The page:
In an interview then-owner Peter Wheeler, said that TVR had tried to record the car's power on an engine dyno. The dyno was rated at 1,000 bhp (750 kW) but the test resulted in its input shaft being broken. To get an approximate figure TVR engineers tested each bank individually; the result was 480 bhp (360 kW) per bank, suggesting a total rating of 960 bhp (720 kW). Wheeler, no newcomer to high performance cars and an experienced racer in the TVR Tuscan Challenge, drove one of the finished prototypes home and concluded that the car was unusable on the road, in his opinion simply too powerful.
The deposits were returned when the production plans were cancelled. The remaining prototypes were carted around to various car shows and one by one they were dismantled and used as spares for the Speed 12 race cars still competing in the British GT championship. The life of the Speed 12 was however, not yet over. In August 2003 TVR placed an advert in Auto Trader for a TVR Cerbera Speed 12 registered W112 BHG. What TVR planned to do was to rebuild one of the prototypes and sell it on to an enthusiast. Buying the car was not a simple process however, and involved being personally met and vetted by Peter Wheeler himself to make sure the buyer was a suitable candidate for purchasing the car. Eventually, the deal was completed and the Speed 12 was rebuilt and handed over to its new owner. Since the original bodywork had been destroyed, TVR had to use a remaining shell from one of the GT racers, which proved a positive point as with the increased downforce the car would be even faster round a track than before. On top of that TVR did some more work on the engine and the ECU. The car featured in the May 2005 edition of Evo Magazine in which it was described as "awesome" and "terrifyingly quick"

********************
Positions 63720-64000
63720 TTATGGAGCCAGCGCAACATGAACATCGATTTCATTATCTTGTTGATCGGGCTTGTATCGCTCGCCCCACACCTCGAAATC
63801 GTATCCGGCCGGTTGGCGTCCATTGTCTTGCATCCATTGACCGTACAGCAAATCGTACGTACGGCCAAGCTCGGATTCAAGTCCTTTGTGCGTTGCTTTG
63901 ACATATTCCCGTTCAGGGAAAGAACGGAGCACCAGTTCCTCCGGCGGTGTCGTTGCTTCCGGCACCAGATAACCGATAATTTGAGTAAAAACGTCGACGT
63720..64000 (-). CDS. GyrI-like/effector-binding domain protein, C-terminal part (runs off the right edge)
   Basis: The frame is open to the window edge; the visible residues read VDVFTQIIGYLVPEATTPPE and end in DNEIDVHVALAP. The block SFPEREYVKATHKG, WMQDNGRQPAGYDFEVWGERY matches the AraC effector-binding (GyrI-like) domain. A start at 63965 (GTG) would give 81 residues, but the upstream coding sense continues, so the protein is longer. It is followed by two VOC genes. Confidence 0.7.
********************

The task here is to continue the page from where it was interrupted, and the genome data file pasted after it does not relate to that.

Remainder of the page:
Chassis and body statistics
- Brakes: Ventilated discs, 378 mm (14.9 in) diameter (front), 273 mm (10.7 in) (rear)
- Suspension: Double wishbones, coil springs over gas dampers, anti-roll bar
- 0-0.1 mph (0.16 km/h):3 days 
- weight 2,205 lb (1,000 kg)
- power: 0 bhp (0 kW; 0 PS)
- top speed: 0.1 mi/ every 2 days[convert: unknown unit]